If there is one thing I wish everyone could understand about nutrition, it’s that all foods can fit into a healthy diet (barring any sort of medical condition-I’m talking about in a pure weight loss/general health sense. This post is not about people who have genuine food sensitivities, but more for the majority of people who use the Whole 30 as a weight loss aid). The Whole 30, the latest diet trend that everyone is trying, is a strict elimination diet that puts all sorts of food off limit- even foods that most people consider healthy. To put this into the simplest terms- I do not recommend the Whole 30 diet and would caution people against it.
What is the Whole 30?
As I said before, the Whole 30 is an elimination diet that prohibits added sugar (including honey, maple syrup, etc.), artificial sweeteners, grains, legumes (including soy and peanuts), dairy, certain additive (such as carrageenan, MSG, and sulfites), or any baked goods or “junk food.” The creators claim that these food groups could be negatively impacting your health because they are “craving-inducing, blood sugar disrupting, gut-damaging, and inflammatory” foods. After 30 days, you will have “reset” your body and changed your eating habits for the better. Foods that are allowed include “moderate portions of meat, seafood, and eggs; lots of vegetables; some fruit; plenty of natural fats; and herbs, spices, and seasonings.”
Is the Whole 30 healthy?
Sure, there are a lot of things about the Whole 30 that are healthy. I like that the Whole 30 emphasizes vegetables, fruit and protein. I agree that most people could cut back a bit on sugar. I think it’s great that it encourages people to think about how their body feels instead of what the scale says. On the other hand, there is a lot wrong with the diet as well.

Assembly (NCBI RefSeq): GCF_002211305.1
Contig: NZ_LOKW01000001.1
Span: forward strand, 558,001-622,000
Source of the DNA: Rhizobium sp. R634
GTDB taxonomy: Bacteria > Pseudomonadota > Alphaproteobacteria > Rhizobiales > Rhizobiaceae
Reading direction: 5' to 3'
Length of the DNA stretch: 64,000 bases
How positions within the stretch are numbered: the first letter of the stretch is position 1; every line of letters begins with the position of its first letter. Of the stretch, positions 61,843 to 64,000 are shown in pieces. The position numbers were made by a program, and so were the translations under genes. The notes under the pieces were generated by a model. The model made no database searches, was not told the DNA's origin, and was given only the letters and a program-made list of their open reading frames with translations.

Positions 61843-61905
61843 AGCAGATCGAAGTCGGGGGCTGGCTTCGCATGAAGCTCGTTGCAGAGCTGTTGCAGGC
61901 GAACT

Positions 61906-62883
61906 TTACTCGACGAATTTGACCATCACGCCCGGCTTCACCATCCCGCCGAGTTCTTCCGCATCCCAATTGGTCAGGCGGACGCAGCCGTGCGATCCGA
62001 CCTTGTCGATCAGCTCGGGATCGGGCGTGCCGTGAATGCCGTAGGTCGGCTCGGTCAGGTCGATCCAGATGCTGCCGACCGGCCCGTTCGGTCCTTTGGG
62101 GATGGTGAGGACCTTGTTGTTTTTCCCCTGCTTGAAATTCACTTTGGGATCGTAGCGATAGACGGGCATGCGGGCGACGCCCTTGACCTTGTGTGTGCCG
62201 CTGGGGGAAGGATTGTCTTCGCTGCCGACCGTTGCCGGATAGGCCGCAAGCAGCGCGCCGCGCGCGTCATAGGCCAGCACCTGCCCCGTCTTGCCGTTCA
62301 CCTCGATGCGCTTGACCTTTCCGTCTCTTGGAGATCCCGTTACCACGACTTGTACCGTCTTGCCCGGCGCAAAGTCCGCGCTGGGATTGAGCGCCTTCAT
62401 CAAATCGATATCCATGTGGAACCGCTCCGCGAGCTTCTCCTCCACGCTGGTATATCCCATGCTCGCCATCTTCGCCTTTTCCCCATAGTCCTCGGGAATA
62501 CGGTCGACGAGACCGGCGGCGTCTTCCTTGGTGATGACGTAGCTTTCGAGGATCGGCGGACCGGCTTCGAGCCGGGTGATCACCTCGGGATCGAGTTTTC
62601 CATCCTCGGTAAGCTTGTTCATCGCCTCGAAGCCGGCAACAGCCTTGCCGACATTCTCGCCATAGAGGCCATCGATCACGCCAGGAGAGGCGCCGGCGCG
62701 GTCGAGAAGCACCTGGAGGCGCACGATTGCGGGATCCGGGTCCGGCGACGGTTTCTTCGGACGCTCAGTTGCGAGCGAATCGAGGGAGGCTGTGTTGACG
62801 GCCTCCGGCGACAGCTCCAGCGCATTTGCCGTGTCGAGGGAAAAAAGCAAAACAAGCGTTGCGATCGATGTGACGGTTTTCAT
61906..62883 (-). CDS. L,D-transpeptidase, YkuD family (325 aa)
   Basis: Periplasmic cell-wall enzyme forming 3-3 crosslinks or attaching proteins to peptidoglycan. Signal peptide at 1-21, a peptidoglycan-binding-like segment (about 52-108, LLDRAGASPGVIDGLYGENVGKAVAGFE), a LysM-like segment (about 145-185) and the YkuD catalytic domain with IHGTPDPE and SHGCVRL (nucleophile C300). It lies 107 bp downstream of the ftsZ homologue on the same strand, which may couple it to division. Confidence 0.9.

It eliminates food groups unnecessarily.
Any diet that eliminates an entire food group should raise a red flag, and this one eliminate multiple. Let’s take grains to start. I’ve searched the Whole 30 website, and couldn’t find any scientific evidence to why dieters should be eliminating them. Many people believe that gluten (found in many grains) causes inflammation. This is really only applicable to people with Celiac’s disease or gluten sensitivity, which only effects a very small portion of the population. Otherwise, whole grains are a great source of B vitamins, fiber, minerals, and phytonutrients and have been shown to decrease the risk of obesity, cardiovascular disease, and certain cancers. If you don’t believe me, check the peer reviewed studies here, here, and here.
The same goes for milk- in certain people, such as those with a dairy allergy or lactose intolerance, dairy does cause a severe allergic reaction, nausea, or bloating. Even people with lactose intolerance can tolerate a certain amount of dairy though, either in small amounts or in the form of hard cheese and yogurt. On top of to being a great source of protein, dairy products are rich in calcium which is crucial for bone health. It is commonly believed that dairy intake can lead to increased risk of cardiovascular disease and inflammation, however studies have shown that this is not the case, and may possible have the opposite effect.